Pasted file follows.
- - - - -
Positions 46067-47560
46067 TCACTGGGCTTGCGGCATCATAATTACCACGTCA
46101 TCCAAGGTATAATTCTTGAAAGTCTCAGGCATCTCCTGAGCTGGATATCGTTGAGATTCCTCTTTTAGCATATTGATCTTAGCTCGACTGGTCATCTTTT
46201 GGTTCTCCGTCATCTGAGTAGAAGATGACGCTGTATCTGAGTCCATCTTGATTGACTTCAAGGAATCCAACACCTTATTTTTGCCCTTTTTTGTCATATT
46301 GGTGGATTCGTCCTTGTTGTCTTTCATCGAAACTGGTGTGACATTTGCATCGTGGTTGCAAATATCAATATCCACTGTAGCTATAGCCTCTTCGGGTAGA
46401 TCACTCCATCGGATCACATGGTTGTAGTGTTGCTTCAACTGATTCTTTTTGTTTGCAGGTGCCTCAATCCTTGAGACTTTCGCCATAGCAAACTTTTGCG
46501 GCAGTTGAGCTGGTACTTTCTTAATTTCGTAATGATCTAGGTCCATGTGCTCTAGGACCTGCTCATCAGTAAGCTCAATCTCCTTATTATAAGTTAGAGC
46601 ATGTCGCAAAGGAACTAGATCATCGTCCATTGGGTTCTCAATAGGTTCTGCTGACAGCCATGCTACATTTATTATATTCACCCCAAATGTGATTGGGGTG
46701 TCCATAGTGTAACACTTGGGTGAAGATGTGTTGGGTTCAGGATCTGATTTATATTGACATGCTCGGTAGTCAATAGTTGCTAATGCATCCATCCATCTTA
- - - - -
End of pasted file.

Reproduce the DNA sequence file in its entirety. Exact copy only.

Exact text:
Positions 46067-47560
46067 TCACTGGGCTTGCGGCATCATAATTACCACGTCA
46101 TCCAAGGTATAATTCTTGAAAGTCTCAGGCATCTCCTGAGCTGGATATCGTTGAGATTCCTCTTTTAGCATATTGATCTTAGCTCGACTGGTCATCTTTT
46201 GGTTCTCCGTCATCTGAGTAGAAGATGACGCTGTATCTGAGTCCATCTTGATTGACTTCAAGGAATCCAACACCTTATTTTTGCCCTTTTTTGTCATATT
46301 GGTGGATTCGTCCTTGTTGTCTTTCATCGAAACTGGTGTGACATTTGCATCGTGGTTGCAAATATCAATATCCACTGTAGCTATAGCCTCTTCGGGTAGA
46401 TCACTCCATCGGATCACATGGTTGTAGTGTTGCTTCAACTGATTCTTTTTGTTTGCAGGTGCCTCAATCCTTGAGACTTTCGCCATAGCAAACTTTTGCG
46501 GCAGTTGAGCTGGTACTTTCTTAATTTCGTAATGATCTAGGTCCATGTGCTCTAGGACCTGCTCATCAGTAAGCTCAATCTCCTTATTATAAGTTAGAGC
46601 ATGTCGCAAAGGAACTAGATCATCGTCCATTGGGTTCTCAATAGGTTCTGCTGACAGCCATGCTACATTTATTATATTCACCCCAAATGTGATTGGGGTG
46701 TCCATAGTGTAACACTTGGGTGAAGATGTGTTGGGTTCAGGATCTGATTTATATTGACATGCTCGGTAGTCAATAGTTGCTAATGCATCCATCCATCTTA